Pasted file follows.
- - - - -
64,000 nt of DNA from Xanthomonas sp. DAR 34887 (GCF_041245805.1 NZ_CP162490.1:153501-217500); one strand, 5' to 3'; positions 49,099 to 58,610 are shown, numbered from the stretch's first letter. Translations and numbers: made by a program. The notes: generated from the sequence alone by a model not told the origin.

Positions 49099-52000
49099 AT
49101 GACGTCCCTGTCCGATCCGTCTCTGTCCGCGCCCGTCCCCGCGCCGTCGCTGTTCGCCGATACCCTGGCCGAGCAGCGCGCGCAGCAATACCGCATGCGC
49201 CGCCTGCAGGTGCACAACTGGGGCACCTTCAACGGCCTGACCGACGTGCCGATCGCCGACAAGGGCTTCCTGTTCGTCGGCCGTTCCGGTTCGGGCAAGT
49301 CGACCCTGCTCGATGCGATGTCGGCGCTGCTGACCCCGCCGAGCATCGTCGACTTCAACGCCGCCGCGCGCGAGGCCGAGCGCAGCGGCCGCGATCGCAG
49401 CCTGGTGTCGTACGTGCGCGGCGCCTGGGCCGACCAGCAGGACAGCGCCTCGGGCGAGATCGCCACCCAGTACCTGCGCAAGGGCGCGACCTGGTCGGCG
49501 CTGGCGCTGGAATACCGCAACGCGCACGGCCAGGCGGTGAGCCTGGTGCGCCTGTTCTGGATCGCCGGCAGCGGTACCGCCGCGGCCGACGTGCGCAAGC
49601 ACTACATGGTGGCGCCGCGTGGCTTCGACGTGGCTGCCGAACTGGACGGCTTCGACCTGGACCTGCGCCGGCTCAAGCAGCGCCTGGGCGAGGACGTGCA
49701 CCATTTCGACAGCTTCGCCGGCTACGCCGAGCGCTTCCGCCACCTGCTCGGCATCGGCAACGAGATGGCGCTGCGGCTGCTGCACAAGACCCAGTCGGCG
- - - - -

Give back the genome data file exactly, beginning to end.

64,000 nt of DNA from Xanthomonas sp. DAR 34887 (GCF_041245805.1 NZ_CP162490.1:153501-217500); one strand, 5' to 3'; positions 49,099 to 58,610 are shown, numbered from the stretch's first letter. Translations and numbers: made by a program. The notes: generated from the sequence alone by a model not told the origin.

Positions 49099-52000
49099 AT
49101 GACGTCCCTGTCCGATCCGTCTCTGTCCGCGCCCGTCCCCGCGCCGTCGCTGTTCGCCGATACCCTGGCCGAGCAGCGCGCGCAGCAATACCGCATGCGC
49201 CGCCTGCAGGTGCACAACTGGGGCACCTTCAACGGCCTGACCGACGTGCCGATCGCCGACAAGGGCTTCCTGTTCGTCGGCCGTTCCGGTTCGGGCAAGT
49301 CGACCCTGCTCGATGCGATGTCGGCGCTGCTGACCCCGCCGAGCATCGTCGACTTCAACGCCGCCGCGCGCGAGGCCGAGCGCAGCGGCCGCGATCGCAG
49401 CCTGGTGTCGTACGTGCGCGGCGCCTGGGCCGACCAGCAGGACAGCGCCTCGGGCGAGATCGCCACCCAGTACCTGCGCAAGGGCGCGACCTGGTCGGCG
49501 CTGGCGCTGGAATACCGCAACGCGCACGGCCAGGCGGTGAGCCTGGTGCGCCTGTTCTGGATCGCCGGCAGCGGTACCGCCGCGGCCGACGTGCGCAAGC
49601 ACTACATGGTGGCGCCGCGTGGCTTCGACGTGGCTGCCGAACTGGACGGCTTCGACCTGGACCTGCGCCGGCTCAAGCAGCGCCTGGGCGAGGACGTGCA
49701 CCATTTCGACAGCTTCGCCGGCTACGCCGAGCGCTTCCGCCACCTGCTCGGCATCGGCAACGAGATGGCGCTGCGGCTGCTGCACAAGACCCAGTCGGCG